24. Price JH, Goodacre A, Hahn K, Hodgson L, Hunter EA, Krajewski S, Murphy RF, Rabinovich A, Reed JC, Heynen S. Advances in molecular labeling, high throughput imaging and machine intelligence portend powerful functional cellular biochemistry tools. J Cell Biochem Suppl. 2002;39:194–210. [PubMed]
25. Prigozhina NL, Zhong L, Hunter EA, Mikic I, Callaway S, Roop DR, Mancini MA, Zacharias DA, Price JH, McDonough PM. Plasma membrane assays and three-compartment image cytometry for high content screening. Assay and Drug Development Technologies. 2007 [PubMed]
26. Roques EJ, Murphy RF. Objective evaluation of differences in protein subcellular distribution. Traffic. 2002;3(1):61–65. [PubMed]
27. Shen F, Hodgson L, Rabinovich A, Pertz O, Hahn K, Price JH. Functional proteometrics for cell migration. Cytometry A. 2006;69(7):563–572. [PubMed]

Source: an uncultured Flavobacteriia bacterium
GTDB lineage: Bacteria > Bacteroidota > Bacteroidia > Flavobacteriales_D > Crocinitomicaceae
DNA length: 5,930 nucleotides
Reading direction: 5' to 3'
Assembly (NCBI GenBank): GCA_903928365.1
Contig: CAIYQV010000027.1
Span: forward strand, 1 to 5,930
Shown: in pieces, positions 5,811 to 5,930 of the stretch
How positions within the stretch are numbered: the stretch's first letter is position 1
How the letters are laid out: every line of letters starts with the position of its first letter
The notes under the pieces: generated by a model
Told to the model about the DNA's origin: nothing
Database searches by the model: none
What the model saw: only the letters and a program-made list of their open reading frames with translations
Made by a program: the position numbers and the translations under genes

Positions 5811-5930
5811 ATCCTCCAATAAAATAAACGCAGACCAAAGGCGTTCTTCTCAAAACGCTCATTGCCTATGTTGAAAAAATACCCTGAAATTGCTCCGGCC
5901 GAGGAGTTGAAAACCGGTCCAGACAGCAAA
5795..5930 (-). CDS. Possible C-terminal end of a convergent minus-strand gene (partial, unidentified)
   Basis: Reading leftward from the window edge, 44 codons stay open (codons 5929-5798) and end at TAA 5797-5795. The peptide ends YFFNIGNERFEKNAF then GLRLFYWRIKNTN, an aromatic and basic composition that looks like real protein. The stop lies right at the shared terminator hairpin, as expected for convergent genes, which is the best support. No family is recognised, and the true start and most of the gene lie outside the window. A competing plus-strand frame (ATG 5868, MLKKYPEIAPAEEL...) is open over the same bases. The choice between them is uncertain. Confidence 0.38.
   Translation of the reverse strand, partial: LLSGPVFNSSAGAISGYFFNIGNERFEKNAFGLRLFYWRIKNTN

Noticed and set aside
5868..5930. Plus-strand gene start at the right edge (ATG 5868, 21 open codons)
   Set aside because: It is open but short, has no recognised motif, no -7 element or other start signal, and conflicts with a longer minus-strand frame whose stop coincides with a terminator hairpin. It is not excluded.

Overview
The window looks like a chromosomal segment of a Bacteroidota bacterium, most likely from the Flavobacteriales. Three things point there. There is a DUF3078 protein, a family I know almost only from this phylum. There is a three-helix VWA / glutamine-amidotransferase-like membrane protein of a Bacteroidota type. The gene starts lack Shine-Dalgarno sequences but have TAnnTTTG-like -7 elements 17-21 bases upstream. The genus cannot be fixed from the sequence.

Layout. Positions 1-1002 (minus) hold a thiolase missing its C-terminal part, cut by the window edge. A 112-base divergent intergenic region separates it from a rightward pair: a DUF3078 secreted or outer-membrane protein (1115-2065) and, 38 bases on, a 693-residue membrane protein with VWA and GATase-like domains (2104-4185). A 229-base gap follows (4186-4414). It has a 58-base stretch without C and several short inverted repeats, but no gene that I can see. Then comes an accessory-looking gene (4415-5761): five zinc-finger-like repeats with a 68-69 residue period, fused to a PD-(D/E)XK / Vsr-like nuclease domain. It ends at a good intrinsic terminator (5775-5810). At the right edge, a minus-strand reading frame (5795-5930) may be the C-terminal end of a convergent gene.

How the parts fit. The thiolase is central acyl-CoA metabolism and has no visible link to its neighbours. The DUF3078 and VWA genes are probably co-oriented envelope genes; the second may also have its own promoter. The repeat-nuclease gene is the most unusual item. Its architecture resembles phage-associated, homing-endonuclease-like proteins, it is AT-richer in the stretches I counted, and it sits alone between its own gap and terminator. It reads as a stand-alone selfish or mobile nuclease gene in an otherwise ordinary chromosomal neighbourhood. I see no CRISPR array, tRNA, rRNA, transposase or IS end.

28. Shen F, Price JH. Toward complete laser ablation of melanoma contaminant cells in a co-culture outgrowth model via image cytometry. Cytometry A. 2006;69(7):573–581. [PubMed]
29. Swedlow JR, Goldberg I, Brauner E, Sorger PK. Informatics and quantitative analysis in biological imaging. Science. 2003;300(5616):100–102. [PMC free article] [PubMed]
30. Harris TD, Hansen RL, Karsh W, Nicklaus NA, Trautman JK. Method and apparatus for screening chemical compounds. 2002
31. Liron Y, Paran Y, Zatorsky NG, Geiger B, Kam Z. Laser autofocusing system for high-resolution cell biological imaging. J Microsc. 2006;221(Pt 2):145–151. [PubMed]
32. Manian BS, Heffelfinger DM, Goldberg EM. Optical autofocus for use with microtiter plates. 2002
33. Groen FC, Young IT, Ligthart G. A comparison of different focus functions for use in autofocus algorithms. Cytometry. 1985;6(2):81–91. [PubMed]